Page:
Since Mao Zedong’s disastrous land reform programme and his Great Leap Forward before his death in 1976, China has been rapidly changing. From 1978, China, with the late Deng Xiaoping in charge, gradually pursued market economy reforms, creating an investment-and-export-led economy which has now become the second largest in the world. The key to China’s success has been vision, leadership renewal and reform, as well as investor-friendly policies and property rights.

Xi’s visit was hailed by Zimbabwe’s political leadership with senior government officials saying the deals signed by the two countries will be a major boost to the government’s economic blue-print, ZimAsset, which many analysts have labelled a pie in the sky.

The Chinese leader received a hero’s welcome as thousands of Zanu PF supporters and Chinese nationals residing in Zimbabwe lined the streets to welcome him.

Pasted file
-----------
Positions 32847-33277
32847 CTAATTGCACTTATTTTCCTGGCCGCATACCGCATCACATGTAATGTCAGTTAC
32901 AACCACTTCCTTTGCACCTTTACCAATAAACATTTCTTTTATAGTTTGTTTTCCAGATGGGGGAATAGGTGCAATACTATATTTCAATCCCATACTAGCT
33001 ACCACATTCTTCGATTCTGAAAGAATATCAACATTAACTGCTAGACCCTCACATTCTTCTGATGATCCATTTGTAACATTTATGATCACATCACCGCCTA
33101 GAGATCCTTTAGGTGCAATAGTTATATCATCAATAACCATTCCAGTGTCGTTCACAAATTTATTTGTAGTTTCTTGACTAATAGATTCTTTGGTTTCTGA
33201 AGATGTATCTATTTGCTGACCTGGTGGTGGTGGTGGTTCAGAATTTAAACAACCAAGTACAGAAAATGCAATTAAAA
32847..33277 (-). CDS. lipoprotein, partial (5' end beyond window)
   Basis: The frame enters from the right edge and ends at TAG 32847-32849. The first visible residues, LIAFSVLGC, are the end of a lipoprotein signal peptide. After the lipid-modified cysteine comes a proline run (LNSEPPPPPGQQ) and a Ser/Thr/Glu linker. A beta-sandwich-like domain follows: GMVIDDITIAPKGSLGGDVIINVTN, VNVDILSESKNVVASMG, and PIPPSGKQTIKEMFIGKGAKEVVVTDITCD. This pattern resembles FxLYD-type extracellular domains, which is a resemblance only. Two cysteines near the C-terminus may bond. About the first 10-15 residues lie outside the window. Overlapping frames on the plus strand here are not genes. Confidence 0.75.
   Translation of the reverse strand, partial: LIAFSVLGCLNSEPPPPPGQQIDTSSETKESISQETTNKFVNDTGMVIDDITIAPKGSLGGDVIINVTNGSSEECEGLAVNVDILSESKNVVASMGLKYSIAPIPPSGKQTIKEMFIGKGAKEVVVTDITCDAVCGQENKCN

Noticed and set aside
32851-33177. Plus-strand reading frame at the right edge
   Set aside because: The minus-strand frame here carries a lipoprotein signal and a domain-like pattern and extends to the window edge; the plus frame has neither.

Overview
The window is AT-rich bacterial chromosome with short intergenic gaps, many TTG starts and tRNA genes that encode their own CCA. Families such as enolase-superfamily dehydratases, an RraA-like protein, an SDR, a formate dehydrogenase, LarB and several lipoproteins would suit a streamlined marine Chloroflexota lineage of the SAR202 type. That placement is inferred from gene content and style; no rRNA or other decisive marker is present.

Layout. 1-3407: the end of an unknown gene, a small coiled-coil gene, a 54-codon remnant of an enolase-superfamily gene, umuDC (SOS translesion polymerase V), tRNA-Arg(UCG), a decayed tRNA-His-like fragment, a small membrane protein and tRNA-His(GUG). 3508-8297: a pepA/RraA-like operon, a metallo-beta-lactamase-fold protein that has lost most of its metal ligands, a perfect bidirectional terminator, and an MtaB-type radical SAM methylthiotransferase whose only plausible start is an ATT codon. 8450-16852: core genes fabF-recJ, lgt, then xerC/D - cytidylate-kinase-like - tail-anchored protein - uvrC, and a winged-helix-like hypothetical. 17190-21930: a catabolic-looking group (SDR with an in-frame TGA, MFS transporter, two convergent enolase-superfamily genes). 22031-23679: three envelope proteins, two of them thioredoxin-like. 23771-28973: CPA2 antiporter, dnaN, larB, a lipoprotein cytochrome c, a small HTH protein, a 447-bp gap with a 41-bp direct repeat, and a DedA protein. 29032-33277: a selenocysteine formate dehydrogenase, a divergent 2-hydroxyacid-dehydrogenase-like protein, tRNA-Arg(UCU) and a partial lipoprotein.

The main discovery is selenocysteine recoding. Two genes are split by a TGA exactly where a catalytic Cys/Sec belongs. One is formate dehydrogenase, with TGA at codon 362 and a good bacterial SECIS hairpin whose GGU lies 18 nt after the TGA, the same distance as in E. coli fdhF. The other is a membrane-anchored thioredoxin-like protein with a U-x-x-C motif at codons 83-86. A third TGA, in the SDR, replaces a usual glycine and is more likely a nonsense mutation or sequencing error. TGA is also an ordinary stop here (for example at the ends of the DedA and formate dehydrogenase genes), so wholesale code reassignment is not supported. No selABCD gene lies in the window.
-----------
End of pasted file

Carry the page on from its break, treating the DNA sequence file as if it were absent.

Security was also beefed up as airforce helicopters hovered in the air escorting Xi to the Rainbow Towers.
State security agents forced the hotel management to evict clients, including guests who were at the International Conference on Aids and STIs in Africa.

Hotel staff assisted guests looking for accommodation at other hotels and lodges in the city while some guests were accommodated in private homes with the assistance of the Zimbabwe Tourism Authority.

Some guests were moved to Bulawayo Rainbow Hotel, a development which resulted in Rainbow Towers chartering an Air Zimbabwe plane to transport guests to and from Bulawayo.

Vice-President Phelekezela Mphoko, who has been living in a presidential suite at the hotel since his appointment in 2014, was moved to the diplomatic suit to accommodate Xi and his delegation.